The cost of power in Denmark: A little bit of dignity, a lack of moral conscience and a few thousand immigrants
A friend of mine recently asked me to edit an article she's is hoping to have published that details the sad state of affairs resulting from Denmark's current immigration policies. This inspired me to comment on the situation, as I have a few times in the past on this blog. I try not to get too political here, or at least not too often, but once in a while it is necessary for my own sanity. I should also add that I do believe that these policies I'm complaining about will change before too long. It can't happen soon enough.
To be perfectly clear about my views on Denmark's Prime Minister Anders Fogh Rasmussen, I'm not all that fond of him, to put it mildly.
please Danish voters, no more of
this guy after the next election
Yes, he's done some good things during his time in office such as supporting EU expansion, keeping the Danish economy generally purring and supporting green energy policies (to be explored further in an upcoming article). However, when it comes to the fundamentals - like implementing policies that ensure as many humans as possible are treated with the respect and dignity every one of us deserves - he's a complete and utter failure.
I'm singling out a couple of policies of his government, above all others: his support of the U.S. in Iraq from the start (and his continuing gutless lack of criticism of the situation there at present, discussed previously in this article), along with the highly xenophobic immigration policies (as noted by the Economist Intelligence Unit, among others) that have become a sad reality in Denmark over the past years.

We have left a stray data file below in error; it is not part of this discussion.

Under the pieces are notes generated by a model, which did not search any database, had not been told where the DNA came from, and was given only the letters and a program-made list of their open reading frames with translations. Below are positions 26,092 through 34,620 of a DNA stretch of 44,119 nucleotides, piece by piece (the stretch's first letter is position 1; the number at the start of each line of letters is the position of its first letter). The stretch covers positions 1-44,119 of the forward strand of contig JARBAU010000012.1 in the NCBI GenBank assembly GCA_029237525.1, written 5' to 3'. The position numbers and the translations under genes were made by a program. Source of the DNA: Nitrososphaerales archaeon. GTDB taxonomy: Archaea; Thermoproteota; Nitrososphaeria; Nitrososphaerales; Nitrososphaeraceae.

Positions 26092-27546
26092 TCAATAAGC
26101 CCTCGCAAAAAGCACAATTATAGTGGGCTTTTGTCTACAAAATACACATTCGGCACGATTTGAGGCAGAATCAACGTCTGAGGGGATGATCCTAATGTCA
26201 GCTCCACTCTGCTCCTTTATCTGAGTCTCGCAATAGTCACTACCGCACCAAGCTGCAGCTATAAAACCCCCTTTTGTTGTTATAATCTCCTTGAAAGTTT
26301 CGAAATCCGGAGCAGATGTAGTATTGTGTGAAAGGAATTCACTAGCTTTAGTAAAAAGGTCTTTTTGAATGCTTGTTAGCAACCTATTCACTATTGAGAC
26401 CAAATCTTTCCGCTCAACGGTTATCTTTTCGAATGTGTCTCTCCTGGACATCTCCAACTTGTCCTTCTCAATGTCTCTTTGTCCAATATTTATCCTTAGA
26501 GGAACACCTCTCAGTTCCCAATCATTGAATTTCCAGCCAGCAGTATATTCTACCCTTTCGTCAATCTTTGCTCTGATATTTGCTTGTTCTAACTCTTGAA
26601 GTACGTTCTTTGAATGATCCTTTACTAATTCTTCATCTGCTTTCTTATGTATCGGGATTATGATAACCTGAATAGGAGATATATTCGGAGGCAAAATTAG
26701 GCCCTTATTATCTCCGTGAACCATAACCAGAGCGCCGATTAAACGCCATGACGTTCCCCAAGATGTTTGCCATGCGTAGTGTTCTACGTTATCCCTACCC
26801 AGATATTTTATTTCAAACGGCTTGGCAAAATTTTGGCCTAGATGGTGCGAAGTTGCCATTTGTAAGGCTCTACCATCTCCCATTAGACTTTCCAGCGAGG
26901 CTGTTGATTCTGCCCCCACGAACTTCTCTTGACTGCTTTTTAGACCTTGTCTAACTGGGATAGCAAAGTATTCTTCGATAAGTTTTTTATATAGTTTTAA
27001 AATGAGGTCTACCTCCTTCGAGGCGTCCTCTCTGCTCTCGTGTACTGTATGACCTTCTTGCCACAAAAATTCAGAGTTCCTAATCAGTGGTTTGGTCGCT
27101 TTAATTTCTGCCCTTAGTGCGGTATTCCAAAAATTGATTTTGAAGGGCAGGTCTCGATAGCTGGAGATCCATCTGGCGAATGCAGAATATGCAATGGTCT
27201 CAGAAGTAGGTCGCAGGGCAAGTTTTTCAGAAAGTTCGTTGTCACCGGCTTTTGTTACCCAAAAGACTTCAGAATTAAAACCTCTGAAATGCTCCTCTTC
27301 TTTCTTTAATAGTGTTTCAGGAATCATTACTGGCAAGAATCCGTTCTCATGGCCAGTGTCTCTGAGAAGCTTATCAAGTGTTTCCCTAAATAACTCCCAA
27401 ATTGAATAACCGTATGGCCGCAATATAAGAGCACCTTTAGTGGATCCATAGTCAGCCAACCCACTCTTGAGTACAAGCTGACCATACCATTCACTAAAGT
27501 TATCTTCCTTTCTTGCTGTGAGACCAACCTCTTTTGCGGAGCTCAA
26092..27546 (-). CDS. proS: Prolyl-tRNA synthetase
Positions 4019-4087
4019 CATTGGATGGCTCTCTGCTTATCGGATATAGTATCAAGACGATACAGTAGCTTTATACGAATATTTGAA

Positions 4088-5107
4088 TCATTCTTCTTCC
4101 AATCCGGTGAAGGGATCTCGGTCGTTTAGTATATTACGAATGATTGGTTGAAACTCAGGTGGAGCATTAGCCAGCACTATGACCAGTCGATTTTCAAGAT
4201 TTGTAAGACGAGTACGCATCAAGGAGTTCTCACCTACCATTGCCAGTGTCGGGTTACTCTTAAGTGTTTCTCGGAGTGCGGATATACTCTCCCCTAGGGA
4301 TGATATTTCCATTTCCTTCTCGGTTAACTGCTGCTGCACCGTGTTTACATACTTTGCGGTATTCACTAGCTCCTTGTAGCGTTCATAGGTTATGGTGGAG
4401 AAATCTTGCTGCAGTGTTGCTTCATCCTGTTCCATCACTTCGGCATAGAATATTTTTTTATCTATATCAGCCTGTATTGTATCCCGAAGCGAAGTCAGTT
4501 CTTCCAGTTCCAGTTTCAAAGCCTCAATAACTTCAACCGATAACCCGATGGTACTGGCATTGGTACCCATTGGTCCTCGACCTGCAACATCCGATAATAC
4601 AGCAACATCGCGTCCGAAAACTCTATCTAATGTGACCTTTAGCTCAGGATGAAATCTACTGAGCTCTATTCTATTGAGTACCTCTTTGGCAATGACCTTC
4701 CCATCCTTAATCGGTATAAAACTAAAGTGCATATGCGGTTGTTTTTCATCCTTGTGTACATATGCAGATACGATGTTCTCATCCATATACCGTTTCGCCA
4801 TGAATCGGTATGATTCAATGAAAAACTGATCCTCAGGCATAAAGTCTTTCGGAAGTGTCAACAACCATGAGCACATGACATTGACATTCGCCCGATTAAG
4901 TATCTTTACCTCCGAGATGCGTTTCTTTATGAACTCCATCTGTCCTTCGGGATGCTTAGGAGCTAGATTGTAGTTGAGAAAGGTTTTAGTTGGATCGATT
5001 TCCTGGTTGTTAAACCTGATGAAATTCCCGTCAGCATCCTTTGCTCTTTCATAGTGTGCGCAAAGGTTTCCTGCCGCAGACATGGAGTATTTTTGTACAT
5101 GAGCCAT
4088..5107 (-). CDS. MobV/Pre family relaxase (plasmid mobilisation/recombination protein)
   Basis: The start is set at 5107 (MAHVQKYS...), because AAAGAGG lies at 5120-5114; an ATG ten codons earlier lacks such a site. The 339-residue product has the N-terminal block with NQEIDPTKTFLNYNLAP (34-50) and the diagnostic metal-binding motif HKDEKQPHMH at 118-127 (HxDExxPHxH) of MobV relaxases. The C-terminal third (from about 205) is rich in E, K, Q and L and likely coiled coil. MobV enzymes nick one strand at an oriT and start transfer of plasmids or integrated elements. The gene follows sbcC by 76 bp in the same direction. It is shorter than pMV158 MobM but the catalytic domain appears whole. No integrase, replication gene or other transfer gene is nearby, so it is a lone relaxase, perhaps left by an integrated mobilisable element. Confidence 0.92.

The reasons for his actions in the area of immigration are quite simple: he needs the support of the highly xenophobic Dansk Folkeparti (who garnered 13% of the popular vote last election) to stay in power, otherwise his government likely falls. The consequence is a rash of policies designed to appease these xenophobes (and the Dansk Folkeparti, understanding that this is as close to office as they are ever likely to come, shrewdly continue to cooperate by taking whatever they can get).
For the simple cost of a large chunk of his soul, Rasmussen has maintained his grip on power. Sadly, too many Danish voters have went along with him.
Yes, Danish voters actually voted him in again for a second term, opting to cover their eyes, ears and nose to the unsightly stench that are the highly undesirable effects that these policies have been having on people - real people. Human beings.
When you live in a largely insulated little bubble, as Denmark is, with it's highly developed (and tuition-free) education system, high salaries and cradle-to-grave social support system, it's easy to pretend that on a grander level it's irrelevant whether the policies of the government of your country just might be having perverse effects on real people just outside of your own limited line of vision.
It is also easy to not think about whether they reflect how you would want to be treated, if they were policies that directly affected your life. I believe that's called following the 'Golden Rule'.
And nobody in their right mind would want to be treated the way Denmark treats it's potential immigrants and asylum seekers.
Denmark, as a small country with a small population, certainly can't solve the problems of the world simply by taking in every potential refugee there is. Fortunately, relatively few of these potential immigrants ever get the idea to come to Denmark, and even fewer actually try. And the ones that do are generally quite energetic, determined and more than willing to do whatever is necessary to make a life for themselves here and contribute meaningfully to society.